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Vitter Scandal: Media Swallow Larry Flynt's Line

When someone points an accusing finger at a politician, the media reaction apparently depends upon whether the politician is a liberal or a conservative. 


Media coverage of social conservative Louisiana Senator David Vitter's dalliances with prostitutes has emphasized his hypocrisy, following the lead of the man who “outed” him, partisan Democrat and porn tycoon Larry Flynt.  In contrast, when the Swift Boat Veterans for Truth exposed former Democratic presidential candidate John Kerry's shameful military record, the media circled the wagons around Kerry and attempted to undermine the credibility of the Vietnam vets.


In the latest development in the D.C. Madam scandal, Louisiana Senator David Vitter just emerged from a week of seclusion to apologize once again for doing business with Deborah Jeane Palfrey's escort service from 1999-2001, while also denying news reports that he patronized a New Orleans bordello several years ago.


Flynt, who has a history of savage attacks against social conservatives going back to the 1980s, found Vitter's telephone number in the telephone list of Pamela Martin & Associates, which federal prosecutors accuse of being a prostitution service.      


The founder of Hustler magazine, Flynt is a self-described nemesis of the religious right.  Flynt has embarked on a new campaign against what he calls “hypocrisy” in conservative lawmakers after placing an ad in the Washington Post in early June offering $1 million to anyone who could document a past “sexual encounter” with a member of Congress or a “high-ranking government official.” 


Flynt conceded on the MSNBC show Live with Dan Abrams last week that his feud against conservative Republicans is personal as well as political:  “Well, Dan, I've been jailed nine times, been shot and paralyzed, all for publishing Hustler magazine. So let's just say that it's payback now, and payback's a bitch.”


“I've been a die-hard Democrat all my life," continued Flynt, adding gleefully that most of the Republicans he's exposed over the years for sexual indiscretions “have actually been fundamentalists.”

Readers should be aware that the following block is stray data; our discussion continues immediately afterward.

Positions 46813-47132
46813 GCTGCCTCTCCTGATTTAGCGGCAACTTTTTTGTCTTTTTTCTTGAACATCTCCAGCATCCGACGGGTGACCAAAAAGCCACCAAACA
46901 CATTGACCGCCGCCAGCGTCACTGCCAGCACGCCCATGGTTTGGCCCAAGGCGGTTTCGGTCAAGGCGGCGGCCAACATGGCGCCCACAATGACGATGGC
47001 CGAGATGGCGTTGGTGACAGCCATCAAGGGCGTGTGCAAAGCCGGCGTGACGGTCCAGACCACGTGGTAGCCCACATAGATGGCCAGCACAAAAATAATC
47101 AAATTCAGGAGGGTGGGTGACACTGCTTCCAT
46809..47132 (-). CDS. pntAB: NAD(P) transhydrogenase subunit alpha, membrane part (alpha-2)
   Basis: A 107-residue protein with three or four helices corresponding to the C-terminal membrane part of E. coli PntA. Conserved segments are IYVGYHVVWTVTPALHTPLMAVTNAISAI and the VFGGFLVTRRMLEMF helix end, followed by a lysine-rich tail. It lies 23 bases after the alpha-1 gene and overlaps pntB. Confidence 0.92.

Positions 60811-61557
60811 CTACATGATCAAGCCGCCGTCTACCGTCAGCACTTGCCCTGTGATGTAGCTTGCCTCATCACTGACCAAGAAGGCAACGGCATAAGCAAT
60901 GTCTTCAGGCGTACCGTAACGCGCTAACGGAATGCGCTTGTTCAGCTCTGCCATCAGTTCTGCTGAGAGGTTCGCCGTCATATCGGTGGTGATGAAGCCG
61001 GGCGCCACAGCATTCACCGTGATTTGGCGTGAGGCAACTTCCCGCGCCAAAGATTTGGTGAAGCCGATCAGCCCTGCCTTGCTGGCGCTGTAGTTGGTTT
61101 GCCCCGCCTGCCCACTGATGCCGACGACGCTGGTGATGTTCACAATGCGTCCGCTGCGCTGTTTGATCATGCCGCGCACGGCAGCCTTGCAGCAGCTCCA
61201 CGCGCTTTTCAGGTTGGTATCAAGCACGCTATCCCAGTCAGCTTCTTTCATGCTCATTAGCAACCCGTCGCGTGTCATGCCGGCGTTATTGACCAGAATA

According to The Hill, Flynt vowed to out only “lawmakers whom he perceives to be hypocrites.”  Reports The Hill: “Flynt insisted that he exposed the conservative lawmaker's sexual indiscretions only because they contradicted Vitter's longtime defense of the 'sanctity of marriage,'” declaring, “If someone's living a life contrary to the way they're advocating ... then they become fair game. I don't want a man like that legislating for me, especially in the area of morality…Republicans are more fun because they get caught so easily.  They've been living a repressed life all their life.” 


The media are regurgitating Flynt's gotcha spin on Vitter while largely ignoring Flynt's agenda and partisan history. 


Brian Williams of NBC Nightly News, reporting on Vitter's July 16 apology, introduced the senator as “one of the Senate's most conservative members, [who] has long campaigned for strict family values and the defense of marriage.”


The NBC story follows a pattern started last week in which the media described Vitter's fall as a hypocritical departure from his opposition to gay marriage while burying Flynt's role in making the story. 


On July 13, the Boston Globe editorial page sniped: “This would merely be a sad episode for his family, were it not for the Louisiana Republican's showboating as a family-values crusader and his exploitation of anti-gay sentiment for his own political benefit,” adding, “It's galling when a married customer of an escort service casts aspersions on gay constituents' fitness for wedlock.” The Globe does not explain the logical link between Vitter's romps with prostitutes and his opposition to same-sex “marriage.”  Is anybody who commits a sexual sin automatically disqualified from commenting on sexual matters? 


A July 11 newscast on CNN Morning America stated: “What makes this [the D.C. Madam scandal] so hard for Vitter's constituents to believe is the senator has made traditional family values the cornerstone of his political career.”